"Uncle, how about some coffee?" I asked knowing full well he wouldn't turn it down.
The three of us walked on into the Lodge's kitchen where Wedge insisted on making the coffee while George and I visited.
"How did you know I was here?" I asked.
"I generally check the place every day of so," George replied, "but a couple of days ago, someone had a phone call saying the Little One would be coming up here to live, so I watched extra close."
The only people who could possibly know were Grandma and Grandpa Hunter and Tom Sutton, the young attorney I'd met with.
"Perhaps," I asked respectfully, "it was Mr. Sutton, the attorney, who was concerned for my welfare and wanted Uncle to watch over me?"
George, smiled, and for once, instead of speaking in the abstract, replied, "No, Little One, it was Patrick; he and Tom are mates, kind of like Lou and I are."
Before I could say anymore, George continued, "Patrick is what we call, in the old ways, as `two-spirits' and thought someone should keep an eye on one of his brothers."
Patrick gave his father the bare essentials of why I was hiding out in the north woods, but I proceeded to tell George the entire story from the death of my mother, the incident with Harvey and his son, and my decision to come up here to live. There would be no doubt in my mind, now that George was on guard, I'd make it just fine here and if any danger from outside threatened me, I could rely on George's help!
George listened quietly, nodding slowly as I unraveled my story and when I finished, he said, "Someone smells fresh coffee."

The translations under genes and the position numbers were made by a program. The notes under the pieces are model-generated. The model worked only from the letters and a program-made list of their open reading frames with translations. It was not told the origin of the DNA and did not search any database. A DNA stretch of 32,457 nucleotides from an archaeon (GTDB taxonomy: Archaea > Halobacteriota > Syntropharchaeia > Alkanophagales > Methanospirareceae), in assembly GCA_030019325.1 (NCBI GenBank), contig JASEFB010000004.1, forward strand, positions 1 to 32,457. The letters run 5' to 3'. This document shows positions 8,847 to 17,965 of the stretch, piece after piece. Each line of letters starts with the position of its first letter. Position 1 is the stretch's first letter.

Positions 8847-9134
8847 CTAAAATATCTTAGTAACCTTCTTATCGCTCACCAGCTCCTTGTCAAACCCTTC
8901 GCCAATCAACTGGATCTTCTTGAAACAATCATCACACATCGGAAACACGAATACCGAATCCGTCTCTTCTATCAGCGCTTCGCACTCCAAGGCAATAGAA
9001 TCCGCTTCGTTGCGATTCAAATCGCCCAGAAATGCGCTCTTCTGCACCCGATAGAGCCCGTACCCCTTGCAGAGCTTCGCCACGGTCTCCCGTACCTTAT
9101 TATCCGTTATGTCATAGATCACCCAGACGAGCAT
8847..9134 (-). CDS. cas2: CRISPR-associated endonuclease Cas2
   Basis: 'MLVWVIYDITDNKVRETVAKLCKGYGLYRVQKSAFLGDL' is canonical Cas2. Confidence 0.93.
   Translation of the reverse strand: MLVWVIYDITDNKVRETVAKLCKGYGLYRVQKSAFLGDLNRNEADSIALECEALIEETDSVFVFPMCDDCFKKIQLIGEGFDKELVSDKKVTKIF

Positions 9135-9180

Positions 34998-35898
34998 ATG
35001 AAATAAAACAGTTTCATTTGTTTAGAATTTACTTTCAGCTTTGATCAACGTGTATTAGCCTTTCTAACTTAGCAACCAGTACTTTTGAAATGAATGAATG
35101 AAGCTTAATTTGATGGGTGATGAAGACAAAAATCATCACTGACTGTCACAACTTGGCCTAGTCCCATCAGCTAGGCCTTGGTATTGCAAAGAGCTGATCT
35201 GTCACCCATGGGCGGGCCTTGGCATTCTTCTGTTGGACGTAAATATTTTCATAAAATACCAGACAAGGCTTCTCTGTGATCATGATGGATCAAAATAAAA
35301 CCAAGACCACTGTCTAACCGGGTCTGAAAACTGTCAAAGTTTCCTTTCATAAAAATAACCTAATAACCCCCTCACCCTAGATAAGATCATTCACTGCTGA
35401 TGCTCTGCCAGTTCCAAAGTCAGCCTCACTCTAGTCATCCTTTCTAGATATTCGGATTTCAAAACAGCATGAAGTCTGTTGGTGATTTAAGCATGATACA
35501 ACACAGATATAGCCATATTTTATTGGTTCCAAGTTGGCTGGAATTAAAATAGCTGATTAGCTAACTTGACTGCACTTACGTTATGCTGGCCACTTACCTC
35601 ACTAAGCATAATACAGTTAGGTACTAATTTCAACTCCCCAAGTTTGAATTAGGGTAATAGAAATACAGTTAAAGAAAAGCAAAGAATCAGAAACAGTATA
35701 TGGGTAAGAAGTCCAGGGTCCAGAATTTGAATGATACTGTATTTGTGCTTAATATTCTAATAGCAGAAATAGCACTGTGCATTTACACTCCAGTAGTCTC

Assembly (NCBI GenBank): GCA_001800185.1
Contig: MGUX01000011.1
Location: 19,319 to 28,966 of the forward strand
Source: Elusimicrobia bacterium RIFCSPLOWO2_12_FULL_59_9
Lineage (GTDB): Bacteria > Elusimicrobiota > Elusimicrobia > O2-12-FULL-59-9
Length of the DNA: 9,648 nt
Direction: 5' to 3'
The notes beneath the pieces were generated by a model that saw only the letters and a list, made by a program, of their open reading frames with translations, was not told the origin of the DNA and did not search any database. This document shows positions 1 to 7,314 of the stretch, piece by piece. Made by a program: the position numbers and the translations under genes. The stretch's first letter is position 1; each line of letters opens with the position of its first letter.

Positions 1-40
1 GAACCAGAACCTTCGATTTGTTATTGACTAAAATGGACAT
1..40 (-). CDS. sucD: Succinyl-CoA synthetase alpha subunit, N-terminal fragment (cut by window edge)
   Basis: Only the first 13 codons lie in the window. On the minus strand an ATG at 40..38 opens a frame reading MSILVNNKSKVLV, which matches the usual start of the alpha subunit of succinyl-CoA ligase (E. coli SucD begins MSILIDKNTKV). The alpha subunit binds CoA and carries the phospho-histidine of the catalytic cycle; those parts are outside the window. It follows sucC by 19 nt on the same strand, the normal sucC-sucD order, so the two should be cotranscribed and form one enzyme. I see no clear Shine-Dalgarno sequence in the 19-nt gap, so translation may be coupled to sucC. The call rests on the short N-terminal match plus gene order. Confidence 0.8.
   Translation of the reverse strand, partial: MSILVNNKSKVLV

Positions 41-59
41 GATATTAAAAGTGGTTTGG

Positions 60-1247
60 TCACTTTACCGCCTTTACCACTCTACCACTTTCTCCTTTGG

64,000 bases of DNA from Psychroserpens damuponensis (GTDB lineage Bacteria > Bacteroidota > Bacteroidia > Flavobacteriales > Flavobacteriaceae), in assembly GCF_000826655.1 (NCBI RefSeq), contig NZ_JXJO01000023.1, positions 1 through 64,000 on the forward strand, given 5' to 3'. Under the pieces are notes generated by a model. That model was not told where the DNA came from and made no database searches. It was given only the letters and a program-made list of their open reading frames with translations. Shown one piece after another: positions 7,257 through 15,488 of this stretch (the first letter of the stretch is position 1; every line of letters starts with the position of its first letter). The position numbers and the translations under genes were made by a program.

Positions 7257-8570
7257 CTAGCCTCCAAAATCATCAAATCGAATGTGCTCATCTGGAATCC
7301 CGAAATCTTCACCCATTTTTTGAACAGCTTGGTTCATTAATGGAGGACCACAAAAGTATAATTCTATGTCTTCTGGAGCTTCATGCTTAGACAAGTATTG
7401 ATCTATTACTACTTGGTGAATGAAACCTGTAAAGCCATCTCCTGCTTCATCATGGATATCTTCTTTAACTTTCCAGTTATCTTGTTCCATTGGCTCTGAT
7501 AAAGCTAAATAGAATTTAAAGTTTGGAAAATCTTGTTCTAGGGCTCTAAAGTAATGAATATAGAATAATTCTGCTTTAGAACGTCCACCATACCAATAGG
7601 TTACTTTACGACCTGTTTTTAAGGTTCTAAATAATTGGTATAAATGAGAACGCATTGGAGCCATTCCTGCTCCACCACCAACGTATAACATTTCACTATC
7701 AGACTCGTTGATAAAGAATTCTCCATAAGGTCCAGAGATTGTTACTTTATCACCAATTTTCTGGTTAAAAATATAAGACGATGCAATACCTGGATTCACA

Wedge brought the pot, three cups, and cream to the table. George accepted the full cup, added cream, and looked about the table.
Wedge noticed him surveying the table, walked to the cupboard, brought out the sugar bowl, and watched quietly while George scooped three big teaspoons full into his coffee, stirred a couple of times, blew across the top to cool it, and slowly took his first tentative sip, savoring the hot brew. Only then did he look at Wedge, thank him, and say, "Someone didn't say the Little One would have company with him."
Wedge cast a glance in my direction, questioning whether I felt it advisable or not to reveal why he was here; I nodded my approval and he outlined the entire sordid story for George.
"So," Wedge concluded, "if that crooked cop finds out where I am, I'm toast – gone, buried in some swamp or under some construction site, covered with three feet of concrete. There is no way he's gonna let a witness live and testify to what he did in that alley!"
George listened patiently and quietly while Wedge spoke and when he finished, did something I thought quite unusual for him.
"Take off your shirt," he instructed Wedge.
We were both puzzled; me, because George was rarely that direct, preferring not to offend someone and; Wedge, even though he had no clue why George would request such a thing, complied! He peeled off his shirt, tossed it on the chair, and upon doing so, revealed a light brown, almost tan, and hairless chest. George leaned forward, inspecting the bare chest and midriff before asking,
"Wedge, please turn around."
I'm not certain why George wanted him to do that either, but I was certain, watching Wedge standing before me half-naked, the view was starting to stiffen me!
"Okay," announced George, inspection evidently complete, and Wedge sat down, sans shirt. George sipped some more of his coffee and noting the cup was almost empty, looked at Wedge expectantly. Wedge immediately refilled the cup!
After another sip or two, George finally said, "This person thinks his nephew has come to live with his Auntie and Uncle," and nodded approvingly.